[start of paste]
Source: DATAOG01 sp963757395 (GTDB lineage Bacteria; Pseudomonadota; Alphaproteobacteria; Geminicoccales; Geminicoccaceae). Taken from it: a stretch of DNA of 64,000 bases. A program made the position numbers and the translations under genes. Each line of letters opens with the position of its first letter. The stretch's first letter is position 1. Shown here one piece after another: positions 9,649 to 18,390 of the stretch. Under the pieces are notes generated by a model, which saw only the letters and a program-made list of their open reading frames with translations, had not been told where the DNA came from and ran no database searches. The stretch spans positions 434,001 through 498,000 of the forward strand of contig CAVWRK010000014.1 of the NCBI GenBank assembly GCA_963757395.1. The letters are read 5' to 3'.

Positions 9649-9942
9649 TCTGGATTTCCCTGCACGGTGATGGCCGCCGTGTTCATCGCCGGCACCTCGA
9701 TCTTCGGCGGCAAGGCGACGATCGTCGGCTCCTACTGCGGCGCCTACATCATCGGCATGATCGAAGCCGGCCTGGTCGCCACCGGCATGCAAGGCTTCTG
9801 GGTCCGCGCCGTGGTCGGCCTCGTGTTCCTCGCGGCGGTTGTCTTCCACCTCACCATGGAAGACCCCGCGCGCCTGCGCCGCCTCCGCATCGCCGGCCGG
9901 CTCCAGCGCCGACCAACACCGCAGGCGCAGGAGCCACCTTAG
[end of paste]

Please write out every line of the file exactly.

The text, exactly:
Source: DATAOG01 sp963757395 (GTDB lineage Bacteria; Pseudomonadota; Alphaproteobacteria; Geminicoccales; Geminicoccaceae). Taken from it: a stretch of DNA of 64,000 bases. A program made the position numbers and the translations under genes. Each line of letters opens with the position of its first letter. The stretch's first letter is position 1. Shown here one piece after another: positions 9,649 to 18,390 of the stretch. Under the pieces are notes generated by a model, which saw only the letters and a program-made list of their open reading frames with translations, had not been told where the DNA came from and ran no database searches. The stretch spans positions 434,001 through 498,000 of the forward strand of contig CAVWRK010000014.1 of the NCBI GenBank assembly GCA_963757395.1. The letters are read 5' to 3'.

Positions 9649-9942
9649 TCTGGATTTCCCTGCACGGTGATGGCCGCCGTGTTCATCGCCGGCACCTCGA
9701 TCTTCGGCGGCAAGGCGACGATCGTCGGCTCCTACTGCGGCGCCTACATCATCGGCATGATCGAAGCCGGCCTGGTCGCCACCGGCATGCAAGGCTTCTG
9801 GGTCCGCGCCGTGGTCGGCCTCGTGTTCCTCGCGGCGGTTGTCTTCCACCTCACCATGGAAGACCCCGCGCGCCTGCGCCGCCTCCGCATCGCCGGCCGG
9901 CTCCAGCGCCGACCAACACCGCAGGCGCAGGAGCCACCTTAG